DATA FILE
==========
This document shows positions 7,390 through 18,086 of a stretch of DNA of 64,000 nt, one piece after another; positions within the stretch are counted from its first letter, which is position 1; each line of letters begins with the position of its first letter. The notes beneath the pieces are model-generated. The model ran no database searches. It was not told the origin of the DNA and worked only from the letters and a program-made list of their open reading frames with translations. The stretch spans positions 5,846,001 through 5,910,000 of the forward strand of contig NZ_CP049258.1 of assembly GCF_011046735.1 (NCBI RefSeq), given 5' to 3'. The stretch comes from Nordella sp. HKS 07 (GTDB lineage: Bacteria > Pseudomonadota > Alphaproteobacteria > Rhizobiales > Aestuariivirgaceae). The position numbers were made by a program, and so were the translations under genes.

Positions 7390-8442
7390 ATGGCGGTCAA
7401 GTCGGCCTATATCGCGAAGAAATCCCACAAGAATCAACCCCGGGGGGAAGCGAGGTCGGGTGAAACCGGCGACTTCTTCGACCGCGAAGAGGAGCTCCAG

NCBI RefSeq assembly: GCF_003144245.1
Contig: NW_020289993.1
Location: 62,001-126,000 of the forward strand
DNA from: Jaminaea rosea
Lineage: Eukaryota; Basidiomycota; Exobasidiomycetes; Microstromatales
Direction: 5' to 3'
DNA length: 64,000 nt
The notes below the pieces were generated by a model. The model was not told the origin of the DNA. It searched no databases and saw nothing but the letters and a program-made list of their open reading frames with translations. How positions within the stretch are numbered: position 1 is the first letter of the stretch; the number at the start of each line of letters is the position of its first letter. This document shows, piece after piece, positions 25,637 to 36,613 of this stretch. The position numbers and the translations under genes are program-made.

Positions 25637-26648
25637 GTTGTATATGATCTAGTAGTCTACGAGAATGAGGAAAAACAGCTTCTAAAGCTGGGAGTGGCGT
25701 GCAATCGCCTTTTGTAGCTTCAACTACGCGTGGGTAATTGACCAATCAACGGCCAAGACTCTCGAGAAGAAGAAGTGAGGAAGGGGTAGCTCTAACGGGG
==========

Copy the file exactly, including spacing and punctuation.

This document shows positions 7,390 through 18,086 of a stretch of DNA of 64,000 nt, one piece after another; positions within the stretch are counted from its first letter, which is position 1; each line of letters begins with the position of its first letter. The notes beneath the pieces are model-generated. The model ran no database searches. It was not told the origin of the DNA and worked only from the letters and a program-made list of their open reading frames with translations. The stretch spans positions 5,846,001 through 5,910,000 of the forward strand of contig NZ_CP049258.1 of assembly GCF_011046735.1 (NCBI RefSeq), given 5' to 3'. The stretch comes from Nordella sp. HKS 07 (GTDB lineage: Bacteria > Pseudomonadota > Alphaproteobacteria > Rhizobiales > Aestuariivirgaceae). The position numbers were made by a program, and so were the translations under genes.

Positions 7390-8442
7390 ATGGCGGTCAA
7401 GTCGGCCTATATCGCGAAGAAATCCCACAAGAATCAACCCCGGGGGGAAGCGAGGTCGGGTGAAACCGGCGACTTCTTCGACCGCGAAGAGGAGCTCCAG

NCBI RefSeq assembly: GCF_003144245.1
Contig: NW_020289993.1
Location: 62,001-126,000 of the forward strand
DNA from: Jaminaea rosea
Lineage: Eukaryota; Basidiomycota; Exobasidiomycetes; Microstromatales
Direction: 5' to 3'
DNA length: 64,000 nt
The notes below the pieces were generated by a model. The model was not told the origin of the DNA. It searched no databases and saw nothing but the letters and a program-made list of their open reading frames with translations. How positions within the stretch are numbered: position 1 is the first letter of the stretch; the number at the start of each line of letters is the position of its first letter. This document shows, piece after piece, positions 25,637 to 36,613 of this stretch. The position numbers and the translations under genes are program-made.

Positions 25637-26648
25637 GTTGTATATGATCTAGTAGTCTACGAGAATGAGGAAAAACAGCTTCTAAAGCTGGGAGTGGCGT
25701 GCAATCGCCTTTTGTAGCTTCAACTACGCGTGGGTAATTGACCAATCAACGGCCAAGACTCTCGAGAAGAAGAAGTGAGGAAGGGGTAGCTCTAACGGGG